The company's products were automation tools for court stenographers, and at the time they were revolutionary. Most stenographers still worked with old-fashioned mechanical machines and did their editing and typing of transcripts by hand, on a typewriter or primitive dedicated word processor. With Xscribe's products, their familiar stenographic machine was connected directly to a computer, they could create codes on the fly (an enormous time-saver), they edited on a CRT, and the printed the final transcript directly to a computer printer – near-magical levels of automation by the day's standards.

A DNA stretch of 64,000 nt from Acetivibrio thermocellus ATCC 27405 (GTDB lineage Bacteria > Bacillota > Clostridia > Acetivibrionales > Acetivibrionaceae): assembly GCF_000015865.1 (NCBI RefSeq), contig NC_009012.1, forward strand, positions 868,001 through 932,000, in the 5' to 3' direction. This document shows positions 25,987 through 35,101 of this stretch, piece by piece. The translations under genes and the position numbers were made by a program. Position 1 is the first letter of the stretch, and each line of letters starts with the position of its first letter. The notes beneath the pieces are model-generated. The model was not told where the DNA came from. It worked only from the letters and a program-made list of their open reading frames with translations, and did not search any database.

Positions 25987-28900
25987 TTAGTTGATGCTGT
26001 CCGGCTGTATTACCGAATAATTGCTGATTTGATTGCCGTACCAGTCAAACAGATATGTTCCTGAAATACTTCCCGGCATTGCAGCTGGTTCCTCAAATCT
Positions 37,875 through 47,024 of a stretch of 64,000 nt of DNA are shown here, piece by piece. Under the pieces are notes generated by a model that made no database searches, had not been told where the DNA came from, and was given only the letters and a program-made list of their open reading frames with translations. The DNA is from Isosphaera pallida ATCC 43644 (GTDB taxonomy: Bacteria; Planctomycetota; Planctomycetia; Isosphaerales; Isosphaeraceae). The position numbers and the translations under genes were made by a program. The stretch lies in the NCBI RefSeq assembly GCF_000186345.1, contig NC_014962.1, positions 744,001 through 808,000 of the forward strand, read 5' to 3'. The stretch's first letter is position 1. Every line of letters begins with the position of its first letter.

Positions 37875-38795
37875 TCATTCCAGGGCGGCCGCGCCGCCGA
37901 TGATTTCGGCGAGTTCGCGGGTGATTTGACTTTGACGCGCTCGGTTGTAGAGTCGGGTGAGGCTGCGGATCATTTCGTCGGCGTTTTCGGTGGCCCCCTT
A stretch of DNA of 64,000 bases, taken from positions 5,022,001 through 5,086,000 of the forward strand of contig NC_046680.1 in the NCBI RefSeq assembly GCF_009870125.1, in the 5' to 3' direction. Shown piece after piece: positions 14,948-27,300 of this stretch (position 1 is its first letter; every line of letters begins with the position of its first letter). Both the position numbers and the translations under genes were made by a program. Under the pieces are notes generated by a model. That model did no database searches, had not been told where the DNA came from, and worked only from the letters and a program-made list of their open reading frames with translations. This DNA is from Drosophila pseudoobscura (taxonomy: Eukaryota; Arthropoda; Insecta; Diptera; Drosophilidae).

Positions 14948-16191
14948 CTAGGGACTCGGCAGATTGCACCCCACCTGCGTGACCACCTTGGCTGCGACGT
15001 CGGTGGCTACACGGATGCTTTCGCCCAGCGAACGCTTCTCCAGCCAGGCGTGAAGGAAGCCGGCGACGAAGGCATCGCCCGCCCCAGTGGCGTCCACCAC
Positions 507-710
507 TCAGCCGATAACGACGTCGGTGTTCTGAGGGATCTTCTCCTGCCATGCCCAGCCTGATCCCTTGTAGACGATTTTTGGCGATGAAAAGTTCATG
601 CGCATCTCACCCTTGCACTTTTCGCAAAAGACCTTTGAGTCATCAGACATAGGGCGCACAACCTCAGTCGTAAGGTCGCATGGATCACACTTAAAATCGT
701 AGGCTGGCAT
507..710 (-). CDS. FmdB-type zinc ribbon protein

Xscribe made the classic mistake of insisting on closed, proprietary, and grossly non-standard hardware. They were killed off by the advent of PC-based competition. I lost track of the industry after that. But this morning I came across the video above, by one of the founders of a free, open source stenographic software package called Plover – and references to open source stenographic input hardware as well. The stenographers were tired of being plundered by overpriced vendors, and they're fighting back. I've no idea what their success will be, but I'm fascinated that open source solutions are attacking niche markets like this. It makes sense, though, because the market is too small for large economies of scale, too small to attract lots of competitors (which would drive the prices down), yet big enough that a collaborative effort might just work. I suspect there are quite a few markets like that...
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